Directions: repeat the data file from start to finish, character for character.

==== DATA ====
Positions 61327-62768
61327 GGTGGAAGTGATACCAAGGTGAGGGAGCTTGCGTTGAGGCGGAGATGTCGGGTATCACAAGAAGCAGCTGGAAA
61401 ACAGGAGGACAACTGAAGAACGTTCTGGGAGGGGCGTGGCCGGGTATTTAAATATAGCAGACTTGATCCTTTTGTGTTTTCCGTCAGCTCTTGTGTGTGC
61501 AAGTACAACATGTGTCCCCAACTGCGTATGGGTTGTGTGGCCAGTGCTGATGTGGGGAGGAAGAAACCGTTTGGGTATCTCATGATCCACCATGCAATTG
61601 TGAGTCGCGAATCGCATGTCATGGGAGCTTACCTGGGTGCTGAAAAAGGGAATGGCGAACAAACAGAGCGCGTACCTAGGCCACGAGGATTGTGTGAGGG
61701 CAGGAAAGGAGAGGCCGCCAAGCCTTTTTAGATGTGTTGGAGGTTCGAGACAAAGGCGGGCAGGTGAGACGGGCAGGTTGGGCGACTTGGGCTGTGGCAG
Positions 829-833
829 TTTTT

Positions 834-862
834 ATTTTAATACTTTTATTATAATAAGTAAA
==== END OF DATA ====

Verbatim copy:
Positions 61327-62768
61327 GGTGGAAGTGATACCAAGGTGAGGGAGCTTGCGTTGAGGCGGAGATGTCGGGTATCACAAGAAGCAGCTGGAAA
61401 ACAGGAGGACAACTGAAGAACGTTCTGGGAGGGGCGTGGCCGGGTATTTAAATATAGCAGACTTGATCCTTTTGTGTTTTCCGTCAGCTCTTGTGTGTGC
61501 AAGTACAACATGTGTCCCCAACTGCGTATGGGTTGTGTGGCCAGTGCTGATGTGGGGAGGAAGAAACCGTTTGGGTATCTCATGATCCACCATGCAATTG
61601 TGAGTCGCGAATCGCATGTCATGGGAGCTTACCTGGGTGCTGAAAAAGGGAATGGCGAACAAACAGAGCGCGTACCTAGGCCACGAGGATTGTGTGAGGG
61701 CAGGAAAGGAGAGGCCGCCAAGCCTTTTTAGATGTGTTGGAGGTTCGAGACAAAGGCGGGCAGGTGAGACGGGCAGGTTGGGCGACTTGGGCTGTGGCAG
Positions 829-833
829 TTTTT

Positions 834-862
834 ATTTTAATACTTTTATTATAATAAGTAAA